Comparison between indirect and direct spray drift assessment methods

David Nuyttens, M. De Schampheleire, P. Verboven, B. Sonck

Research output: Contribution to journalA1: Web of Science-articlepeer-review


The drift characteristics of 10 different spray nozzles were tested using three contrasting drift risk assessment means namely; phase Doppler particle analyser (PDPA) laser measurements, wind tunnel measurements (both indirect drift risk assessments) and field drift experiments (direct drift risk assessments). The effect of nozzle size (ISO 02, 03 04 and 06) and nozzle type (standard flat-fan, pre-orifice flat-fan, air-induction) on droplet characteristics, drift potential and field drift were studied. A comparison was made between the results from the indirect and direct measurements to evaluate their potential for predicting the losses occurring from pesticide drift from held crop sprayers. In total, 90 PDPA laser measurements, 46 wind tunnel experiments and 61 field drift experiments were carried out with 10 different spray nozzles at a pressure of 300 kPa. The reference spray application for the field measurements was defined as a Hardi ISO F 110 03 standard flat-fan nozzle at a pressure of 300 kPa with a nozzle or boom height of 0.50 m and a driving speed of 8 km h-1; conditions that were used for each of the comparative assessments of the different nozzle-pressure combinations. Results showed that with the indirect risk assessments (wind tunnel and PDPA laser measurement), driftability experiments can be made with different spraying systems under directly comparable and repeatable conditions and that both methods are suitable for relative assessments of drift risk. Measuring the proportion of the total volume of droplets smaller than 75 µm diameter was best suited to represent the drift reduction potential in the field with different nozzle-pressure combinations. This was followed by the wind tunnel approach numerically integrating the measured fallout deposit curve. Both wind tunnel approaches for measuring airborne spray gave inferior results. Based on these indirect drift measurements and a statistical drift prediction equation for the reference spraying, it was possible to come to a realistic estimate of field drift data at a driving speed of 8 km h-1 and a boom height of 0.50 m.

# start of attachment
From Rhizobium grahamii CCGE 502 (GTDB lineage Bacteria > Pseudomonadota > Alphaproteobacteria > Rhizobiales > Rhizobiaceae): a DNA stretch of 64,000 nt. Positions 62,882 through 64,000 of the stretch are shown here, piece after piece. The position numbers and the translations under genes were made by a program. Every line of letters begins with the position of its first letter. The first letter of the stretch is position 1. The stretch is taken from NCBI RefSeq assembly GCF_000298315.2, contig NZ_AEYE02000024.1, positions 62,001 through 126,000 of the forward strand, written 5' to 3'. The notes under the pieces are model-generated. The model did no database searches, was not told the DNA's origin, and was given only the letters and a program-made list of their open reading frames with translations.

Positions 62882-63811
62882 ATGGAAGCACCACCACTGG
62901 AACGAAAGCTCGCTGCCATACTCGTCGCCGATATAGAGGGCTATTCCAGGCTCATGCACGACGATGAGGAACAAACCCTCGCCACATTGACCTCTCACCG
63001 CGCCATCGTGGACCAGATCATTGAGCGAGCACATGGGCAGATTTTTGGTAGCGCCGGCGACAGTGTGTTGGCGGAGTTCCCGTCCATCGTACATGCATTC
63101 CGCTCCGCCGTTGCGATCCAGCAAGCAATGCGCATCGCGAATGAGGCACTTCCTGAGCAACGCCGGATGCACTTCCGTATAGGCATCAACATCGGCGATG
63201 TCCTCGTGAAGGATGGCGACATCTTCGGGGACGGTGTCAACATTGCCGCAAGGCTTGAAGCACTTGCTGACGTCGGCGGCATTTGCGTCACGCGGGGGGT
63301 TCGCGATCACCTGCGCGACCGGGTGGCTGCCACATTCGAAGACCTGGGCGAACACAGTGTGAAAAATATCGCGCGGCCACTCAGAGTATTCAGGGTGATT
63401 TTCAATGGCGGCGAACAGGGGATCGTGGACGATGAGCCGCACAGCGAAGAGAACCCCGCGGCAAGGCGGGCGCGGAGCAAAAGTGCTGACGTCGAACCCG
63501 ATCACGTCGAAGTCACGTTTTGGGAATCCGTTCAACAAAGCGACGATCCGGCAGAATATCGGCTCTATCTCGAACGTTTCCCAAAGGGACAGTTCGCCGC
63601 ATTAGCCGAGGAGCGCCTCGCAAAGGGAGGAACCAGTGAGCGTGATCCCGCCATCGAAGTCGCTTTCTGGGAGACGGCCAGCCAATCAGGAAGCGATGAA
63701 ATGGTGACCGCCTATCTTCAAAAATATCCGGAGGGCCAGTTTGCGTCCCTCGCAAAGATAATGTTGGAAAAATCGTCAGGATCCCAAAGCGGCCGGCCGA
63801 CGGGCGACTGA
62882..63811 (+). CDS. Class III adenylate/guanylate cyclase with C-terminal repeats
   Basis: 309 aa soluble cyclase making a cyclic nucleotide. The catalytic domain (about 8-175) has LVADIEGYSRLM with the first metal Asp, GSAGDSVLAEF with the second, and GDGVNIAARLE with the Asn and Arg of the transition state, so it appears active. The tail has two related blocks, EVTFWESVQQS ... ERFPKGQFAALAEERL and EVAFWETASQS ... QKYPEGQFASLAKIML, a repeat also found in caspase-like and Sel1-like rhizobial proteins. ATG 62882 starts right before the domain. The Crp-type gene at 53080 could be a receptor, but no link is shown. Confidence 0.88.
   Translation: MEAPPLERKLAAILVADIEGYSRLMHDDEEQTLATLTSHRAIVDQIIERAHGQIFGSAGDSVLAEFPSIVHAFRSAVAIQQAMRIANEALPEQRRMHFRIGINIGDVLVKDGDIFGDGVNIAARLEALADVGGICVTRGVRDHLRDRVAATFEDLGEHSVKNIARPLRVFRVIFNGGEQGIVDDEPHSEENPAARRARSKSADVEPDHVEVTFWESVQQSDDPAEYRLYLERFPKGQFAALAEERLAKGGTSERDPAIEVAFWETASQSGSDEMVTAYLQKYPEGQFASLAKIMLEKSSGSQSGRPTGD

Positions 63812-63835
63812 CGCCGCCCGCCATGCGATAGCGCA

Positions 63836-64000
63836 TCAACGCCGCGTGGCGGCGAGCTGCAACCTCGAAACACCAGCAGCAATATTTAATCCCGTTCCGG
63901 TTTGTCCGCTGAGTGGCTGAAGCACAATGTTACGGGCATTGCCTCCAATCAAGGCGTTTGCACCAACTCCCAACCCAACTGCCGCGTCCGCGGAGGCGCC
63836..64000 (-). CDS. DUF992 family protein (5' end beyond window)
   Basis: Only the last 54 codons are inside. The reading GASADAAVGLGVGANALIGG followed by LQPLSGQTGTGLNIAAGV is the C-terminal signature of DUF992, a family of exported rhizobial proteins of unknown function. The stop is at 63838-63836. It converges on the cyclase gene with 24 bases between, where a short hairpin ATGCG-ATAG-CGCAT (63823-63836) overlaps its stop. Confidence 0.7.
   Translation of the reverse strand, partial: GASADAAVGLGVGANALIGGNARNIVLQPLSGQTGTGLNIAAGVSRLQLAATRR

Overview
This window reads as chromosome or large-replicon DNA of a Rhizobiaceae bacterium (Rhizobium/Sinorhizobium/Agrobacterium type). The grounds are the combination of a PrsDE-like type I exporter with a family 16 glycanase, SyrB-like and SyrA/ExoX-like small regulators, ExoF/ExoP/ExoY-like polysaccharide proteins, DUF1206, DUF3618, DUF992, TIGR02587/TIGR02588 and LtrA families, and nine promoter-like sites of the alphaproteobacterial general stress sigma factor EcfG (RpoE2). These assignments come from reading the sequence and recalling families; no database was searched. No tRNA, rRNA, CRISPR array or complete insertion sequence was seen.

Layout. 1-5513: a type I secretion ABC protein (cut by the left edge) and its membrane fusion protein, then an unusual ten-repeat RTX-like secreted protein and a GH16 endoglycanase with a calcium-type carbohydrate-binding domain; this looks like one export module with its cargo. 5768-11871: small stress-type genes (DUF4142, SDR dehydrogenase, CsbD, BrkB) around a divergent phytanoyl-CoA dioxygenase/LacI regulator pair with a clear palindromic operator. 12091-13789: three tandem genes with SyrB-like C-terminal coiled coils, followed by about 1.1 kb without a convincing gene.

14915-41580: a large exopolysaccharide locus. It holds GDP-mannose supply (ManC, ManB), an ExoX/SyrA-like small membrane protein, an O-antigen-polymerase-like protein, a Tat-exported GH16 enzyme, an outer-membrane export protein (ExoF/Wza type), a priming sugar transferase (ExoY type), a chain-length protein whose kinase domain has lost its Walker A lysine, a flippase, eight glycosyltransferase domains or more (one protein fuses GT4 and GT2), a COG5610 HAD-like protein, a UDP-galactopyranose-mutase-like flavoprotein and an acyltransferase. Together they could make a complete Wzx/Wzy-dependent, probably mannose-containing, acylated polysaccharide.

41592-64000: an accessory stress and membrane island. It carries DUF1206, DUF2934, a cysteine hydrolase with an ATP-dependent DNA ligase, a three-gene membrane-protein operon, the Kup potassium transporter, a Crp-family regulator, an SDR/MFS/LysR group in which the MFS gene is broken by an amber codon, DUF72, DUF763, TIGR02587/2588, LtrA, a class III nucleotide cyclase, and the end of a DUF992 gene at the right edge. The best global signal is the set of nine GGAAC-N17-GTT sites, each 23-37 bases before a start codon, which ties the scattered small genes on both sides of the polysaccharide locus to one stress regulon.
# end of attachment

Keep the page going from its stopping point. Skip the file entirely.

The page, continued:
Original languageEnglish
JournalBiosystems Engineering
Issue number1
Pages (from-to)2-12
Number of pages11
Publication statusPublished - 2010


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